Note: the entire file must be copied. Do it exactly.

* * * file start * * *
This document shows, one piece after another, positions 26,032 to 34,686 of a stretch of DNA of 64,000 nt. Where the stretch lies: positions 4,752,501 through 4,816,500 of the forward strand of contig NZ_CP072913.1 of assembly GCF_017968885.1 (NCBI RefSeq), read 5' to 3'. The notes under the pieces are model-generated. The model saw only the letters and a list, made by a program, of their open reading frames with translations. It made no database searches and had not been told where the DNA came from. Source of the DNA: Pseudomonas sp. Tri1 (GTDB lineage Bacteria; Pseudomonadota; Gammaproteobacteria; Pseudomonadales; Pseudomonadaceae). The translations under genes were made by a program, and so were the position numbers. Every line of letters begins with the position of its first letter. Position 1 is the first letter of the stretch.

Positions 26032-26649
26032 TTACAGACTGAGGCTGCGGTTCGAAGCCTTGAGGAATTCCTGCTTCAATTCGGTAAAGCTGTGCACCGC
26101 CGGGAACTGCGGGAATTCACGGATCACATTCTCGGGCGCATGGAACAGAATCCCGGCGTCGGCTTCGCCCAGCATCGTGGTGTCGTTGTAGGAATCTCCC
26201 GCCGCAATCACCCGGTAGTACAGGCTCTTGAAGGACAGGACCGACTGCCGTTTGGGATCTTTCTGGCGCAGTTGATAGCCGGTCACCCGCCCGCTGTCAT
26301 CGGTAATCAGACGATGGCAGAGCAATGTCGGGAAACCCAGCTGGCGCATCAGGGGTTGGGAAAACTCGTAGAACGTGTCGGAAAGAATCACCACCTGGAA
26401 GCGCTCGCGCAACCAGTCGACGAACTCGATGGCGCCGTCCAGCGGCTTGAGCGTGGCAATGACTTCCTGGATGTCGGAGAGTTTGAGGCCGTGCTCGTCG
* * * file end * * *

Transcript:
This document shows, one piece after another, positions 26,032 to 34,686 of a stretch of DNA of 64,000 nt. Where the stretch lies: positions 4,752,501 through 4,816,500 of the forward strand of contig NZ_CP072913.1 of assembly GCF_017968885.1 (NCBI RefSeq), read 5' to 3'. The notes under the pieces are model-generated. The model saw only the letters and a list, made by a program, of their open reading frames with translations. It made no database searches and had not been told where the DNA came from. Source of the DNA: Pseudomonas sp. Tri1 (GTDB lineage Bacteria; Pseudomonadota; Gammaproteobacteria; Pseudomonadales; Pseudomonadaceae). The translations under genes were made by a program, and so were the position numbers. Every line of letters begins with the position of its first letter. Position 1 is the first letter of the stretch.

Positions 26032-26649
26032 TTACAGACTGAGGCTGCGGTTCGAAGCCTTGAGGAATTCCTGCTTCAATTCGGTAAAGCTGTGCACCGC
26101 CGGGAACTGCGGGAATTCACGGATCACATTCTCGGGCGCATGGAACAGAATCCCGGCGTCGGCTTCGCCCAGCATCGTGGTGTCGTTGTAGGAATCTCCC
26201 GCCGCAATCACCCGGTAGTACAGGCTCTTGAAGGACAGGACCGACTGCCGTTTGGGATCTTTCTGGCGCAGTTGATAGCCGGTCACCCGCCCGCTGTCAT
26301 CGGTAATCAGACGATGGCAGAGCAATGTCGGGAAACCCAGCTGGCGCATCAGGGGTTGGGAAAACTCGTAGAACGTGTCGGAAAGAATCACCACCTGGAA
26401 GCGCTCGCGCAACCAGTCGACGAACTCGATGGCGCCGTCCAGCGGCTTGAGCGTGGCAATGACTTCCTGGATGTCGGAGAGTTTGAGGCCGTGCTCGTCG